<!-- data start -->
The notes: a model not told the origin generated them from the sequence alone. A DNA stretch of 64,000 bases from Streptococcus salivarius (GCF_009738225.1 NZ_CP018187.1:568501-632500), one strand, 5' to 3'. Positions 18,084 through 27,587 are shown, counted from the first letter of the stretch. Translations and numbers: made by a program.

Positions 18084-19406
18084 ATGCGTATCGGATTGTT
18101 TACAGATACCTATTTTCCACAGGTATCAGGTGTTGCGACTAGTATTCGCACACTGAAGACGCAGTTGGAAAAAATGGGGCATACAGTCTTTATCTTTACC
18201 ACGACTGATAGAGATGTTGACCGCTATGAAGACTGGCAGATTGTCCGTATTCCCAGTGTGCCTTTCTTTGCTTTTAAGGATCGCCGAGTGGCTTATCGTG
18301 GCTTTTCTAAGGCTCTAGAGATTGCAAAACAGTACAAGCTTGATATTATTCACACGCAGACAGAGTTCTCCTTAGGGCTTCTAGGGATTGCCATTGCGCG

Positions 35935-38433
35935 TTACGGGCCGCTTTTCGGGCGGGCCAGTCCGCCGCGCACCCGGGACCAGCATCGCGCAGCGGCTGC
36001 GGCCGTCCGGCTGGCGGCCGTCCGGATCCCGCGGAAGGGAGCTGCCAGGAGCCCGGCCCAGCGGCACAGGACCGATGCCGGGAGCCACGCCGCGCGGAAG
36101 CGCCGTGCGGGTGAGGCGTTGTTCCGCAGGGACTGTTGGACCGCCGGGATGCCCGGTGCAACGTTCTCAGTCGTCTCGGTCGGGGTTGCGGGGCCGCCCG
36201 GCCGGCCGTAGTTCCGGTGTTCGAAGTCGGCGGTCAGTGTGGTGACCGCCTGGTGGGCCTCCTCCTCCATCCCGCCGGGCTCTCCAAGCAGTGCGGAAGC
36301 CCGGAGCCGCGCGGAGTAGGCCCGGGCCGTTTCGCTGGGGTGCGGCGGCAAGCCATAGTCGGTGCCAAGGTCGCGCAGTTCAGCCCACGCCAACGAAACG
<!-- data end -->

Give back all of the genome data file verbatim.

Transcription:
The notes: a model not told the origin generated them from the sequence alone. A DNA stretch of 64,000 bases from Streptococcus salivarius (GCF_009738225.1 NZ_CP018187.1:568501-632500), one strand, 5' to 3'. Positions 18,084 through 27,587 are shown, counted from the first letter of the stretch. Translations and numbers: made by a program.

Positions 18084-19406
18084 ATGCGTATCGGATTGTT
18101 TACAGATACCTATTTTCCACAGGTATCAGGTGTTGCGACTAGTATTCGCACACTGAAGACGCAGTTGGAAAAAATGGGGCATACAGTCTTTATCTTTACC
18201 ACGACTGATAGAGATGTTGACCGCTATGAAGACTGGCAGATTGTCCGTATTCCCAGTGTGCCTTTCTTTGCTTTTAAGGATCGCCGAGTGGCTTATCGTG
18301 GCTTTTCTAAGGCTCTAGAGATTGCAAAACAGTACAAGCTTGATATTATTCACACGCAGACAGAGTTCTCCTTAGGGCTTCTAGGGATTGCCATTGCGCG

Positions 35935-38433
35935 TTACGGGCCGCTTTTCGGGCGGGCCAGTCCGCCGCGCACCCGGGACCAGCATCGCGCAGCGGCTGC
36001 GGCCGTCCGGCTGGCGGCCGTCCGGATCCCGCGGAAGGGAGCTGCCAGGAGCCCGGCCCAGCGGCACAGGACCGATGCCGGGAGCCACGCCGCGCGGAAG
36101 CGCCGTGCGGGTGAGGCGTTGTTCCGCAGGGACTGTTGGACCGCCGGGATGCCCGGTGCAACGTTCTCAGTCGTCTCGGTCGGGGTTGCGGGGCCGCCCG
36201 GCCGGCCGTAGTTCCGGTGTTCGAAGTCGGCGGTCAGTGTGGTGACCGCCTGGTGGGCCTCCTCCTCCATCCCGCCGGGCTCTCCAAGCAGTGCGGAAGC
36301 CCGGAGCCGCGCGGAGTAGGCCCGGGCCGTTTCGCTGGGGTGCGGCGGCAAGCCATAGTCGGTGCCAAGGTCGCGCAGTTCAGCCCACGCCAACGAAACG